As we have said, the CitroŽn has a character entirely of its own. The four-cylinder engine tends to be rather lumpy and gets noisy when worked hard. The choice of transmissions, between the manual and semi-automatic, is again a personal thing, but we would generally recommend the manual because of the relative simplicity. The steering column change is good, but the mixture of pedals - normal for accelerator and clutch and a black button mushroom for the brakes can initially be confusing. On a fast, twisting road, the DS is a delightful car to drive, with tenacious road-holding and good handling. The self-levelling suspension can occasionally get caught out by road irregularities, but one never ceases to be amused by the steering headlamps, which make night driving such a pleasure.

The Mercedes, on the other hand, still retain a slight air of Teutonic stuffiness about them, although the New Generation body style has done a great deal to brighten them up. A great majority of cars have the power steering and automatic transmission option, and this we prefer, except on the 220 and 230/4, where the manual gearbox does cut down the power losses and give better performance. The handling is good, and the ride comfort superb; some people may criticize the seats for appearing to be too hard, but in use, they prove to be very comfortable.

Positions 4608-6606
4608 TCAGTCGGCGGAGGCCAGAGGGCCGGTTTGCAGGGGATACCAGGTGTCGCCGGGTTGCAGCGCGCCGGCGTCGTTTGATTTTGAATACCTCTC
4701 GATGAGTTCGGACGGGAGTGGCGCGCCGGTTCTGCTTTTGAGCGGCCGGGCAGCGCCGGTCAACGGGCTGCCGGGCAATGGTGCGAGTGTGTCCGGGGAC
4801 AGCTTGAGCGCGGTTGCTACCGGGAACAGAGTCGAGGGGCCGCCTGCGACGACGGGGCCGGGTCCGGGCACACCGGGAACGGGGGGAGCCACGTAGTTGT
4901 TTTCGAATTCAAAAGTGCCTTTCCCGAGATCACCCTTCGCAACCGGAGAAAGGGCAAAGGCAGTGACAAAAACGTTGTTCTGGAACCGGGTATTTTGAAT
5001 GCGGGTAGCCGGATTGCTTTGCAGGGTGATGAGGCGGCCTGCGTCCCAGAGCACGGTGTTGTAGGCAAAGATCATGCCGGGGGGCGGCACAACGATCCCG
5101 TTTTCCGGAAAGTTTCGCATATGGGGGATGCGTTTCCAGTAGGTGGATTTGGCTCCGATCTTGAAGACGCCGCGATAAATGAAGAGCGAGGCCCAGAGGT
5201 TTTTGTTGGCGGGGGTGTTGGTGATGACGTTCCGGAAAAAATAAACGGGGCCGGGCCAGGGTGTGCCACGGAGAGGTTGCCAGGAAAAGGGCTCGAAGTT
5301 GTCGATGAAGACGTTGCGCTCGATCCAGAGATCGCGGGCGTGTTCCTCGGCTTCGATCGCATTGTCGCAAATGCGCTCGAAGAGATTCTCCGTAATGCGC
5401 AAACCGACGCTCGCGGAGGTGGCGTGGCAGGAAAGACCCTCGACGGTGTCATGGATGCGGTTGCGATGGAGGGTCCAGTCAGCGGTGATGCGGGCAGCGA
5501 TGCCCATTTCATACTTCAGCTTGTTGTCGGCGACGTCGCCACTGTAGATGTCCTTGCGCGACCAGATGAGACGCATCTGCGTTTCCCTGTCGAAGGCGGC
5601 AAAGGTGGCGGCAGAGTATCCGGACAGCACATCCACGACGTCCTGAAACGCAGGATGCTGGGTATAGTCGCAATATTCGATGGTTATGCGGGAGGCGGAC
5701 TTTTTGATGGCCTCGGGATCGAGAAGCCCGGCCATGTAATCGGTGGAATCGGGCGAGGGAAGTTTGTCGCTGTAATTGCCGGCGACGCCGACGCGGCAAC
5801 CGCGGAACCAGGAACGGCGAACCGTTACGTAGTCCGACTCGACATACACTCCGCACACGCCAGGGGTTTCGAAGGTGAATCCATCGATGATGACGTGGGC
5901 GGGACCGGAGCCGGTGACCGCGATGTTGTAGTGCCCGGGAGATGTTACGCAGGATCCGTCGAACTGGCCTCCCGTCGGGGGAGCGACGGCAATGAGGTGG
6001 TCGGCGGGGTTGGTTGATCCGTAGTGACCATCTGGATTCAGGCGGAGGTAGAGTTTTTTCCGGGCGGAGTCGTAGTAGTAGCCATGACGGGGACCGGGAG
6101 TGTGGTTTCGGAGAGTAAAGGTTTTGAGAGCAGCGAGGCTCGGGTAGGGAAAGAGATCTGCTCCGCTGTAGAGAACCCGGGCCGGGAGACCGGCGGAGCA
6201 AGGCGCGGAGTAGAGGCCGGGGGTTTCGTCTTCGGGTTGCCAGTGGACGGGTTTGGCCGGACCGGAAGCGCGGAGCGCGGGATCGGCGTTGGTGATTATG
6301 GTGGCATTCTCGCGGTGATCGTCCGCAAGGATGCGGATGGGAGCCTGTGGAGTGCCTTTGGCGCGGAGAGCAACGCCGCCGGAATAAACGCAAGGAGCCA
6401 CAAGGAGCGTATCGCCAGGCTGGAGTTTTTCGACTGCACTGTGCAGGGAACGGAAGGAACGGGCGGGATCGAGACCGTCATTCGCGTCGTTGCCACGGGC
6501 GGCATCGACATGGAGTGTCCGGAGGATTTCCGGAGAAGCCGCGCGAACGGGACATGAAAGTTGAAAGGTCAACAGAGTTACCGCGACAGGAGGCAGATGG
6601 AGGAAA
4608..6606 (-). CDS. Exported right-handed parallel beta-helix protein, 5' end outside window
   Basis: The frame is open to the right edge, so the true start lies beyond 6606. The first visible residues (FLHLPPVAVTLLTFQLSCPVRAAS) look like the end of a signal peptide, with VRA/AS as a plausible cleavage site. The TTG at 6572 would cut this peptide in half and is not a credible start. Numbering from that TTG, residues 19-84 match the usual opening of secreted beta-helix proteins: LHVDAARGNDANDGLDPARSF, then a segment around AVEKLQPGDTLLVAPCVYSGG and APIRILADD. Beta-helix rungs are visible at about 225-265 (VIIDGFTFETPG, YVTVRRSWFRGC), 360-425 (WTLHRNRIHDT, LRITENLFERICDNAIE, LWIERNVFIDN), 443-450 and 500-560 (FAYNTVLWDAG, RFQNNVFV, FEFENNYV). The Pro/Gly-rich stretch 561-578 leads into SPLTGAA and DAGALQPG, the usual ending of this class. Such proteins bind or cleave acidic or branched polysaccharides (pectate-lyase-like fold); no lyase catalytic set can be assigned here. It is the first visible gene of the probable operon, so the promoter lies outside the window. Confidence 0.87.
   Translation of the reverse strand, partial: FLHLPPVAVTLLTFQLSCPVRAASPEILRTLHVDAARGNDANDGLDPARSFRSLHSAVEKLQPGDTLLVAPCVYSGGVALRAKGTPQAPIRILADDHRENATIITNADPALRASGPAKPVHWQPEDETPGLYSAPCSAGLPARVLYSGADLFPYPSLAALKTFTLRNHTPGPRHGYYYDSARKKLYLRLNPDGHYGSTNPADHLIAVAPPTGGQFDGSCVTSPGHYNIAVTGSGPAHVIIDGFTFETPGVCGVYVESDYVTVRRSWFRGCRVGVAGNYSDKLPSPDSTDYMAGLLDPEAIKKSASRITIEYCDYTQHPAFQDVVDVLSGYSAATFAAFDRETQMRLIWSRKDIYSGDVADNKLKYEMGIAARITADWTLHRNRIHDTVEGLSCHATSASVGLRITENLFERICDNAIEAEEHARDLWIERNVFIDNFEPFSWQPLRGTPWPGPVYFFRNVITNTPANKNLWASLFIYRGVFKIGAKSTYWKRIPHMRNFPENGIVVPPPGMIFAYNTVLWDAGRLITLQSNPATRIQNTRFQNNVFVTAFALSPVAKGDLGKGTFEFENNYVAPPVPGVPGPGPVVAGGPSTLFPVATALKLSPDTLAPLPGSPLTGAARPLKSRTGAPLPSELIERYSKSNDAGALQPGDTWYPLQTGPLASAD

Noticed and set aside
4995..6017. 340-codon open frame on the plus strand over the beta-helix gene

How they compare


Jaguar XJ6
Rover 3500
CitroŽn DS
Mercedes 200 series
General data
Length
15ft 9.6in
14ft 11in
15ft 9in
220, 280E, 280CE 15ft 4.5in.
230/3 15ft 4.25in
Width
5ft 9.75in
5ft 6in
5ft 10.5in
220, 250, 230/4 5ft 9.7in
280 5ft 10in
Height
4ft 4.9in
4ft 8in
4ft 11.5in
220, 250, 230/4 4ft 8.7in
280 4ft 6.9in
Engines
2.8 140 bhp
4.2 173 bhp
3500, 3500S 143 bhp
ID19, 81 bhp
DS20 91 bhp
D Special 89 bhp
DS20 99 bhp
DS21 106 bhp
DS23, 115 bhp (carbs)
130 bhp (inj)
220D 60 bhp
220 105 bhp
230/4 110 bhp
240 65 bhp
280 165 bhp
Milestones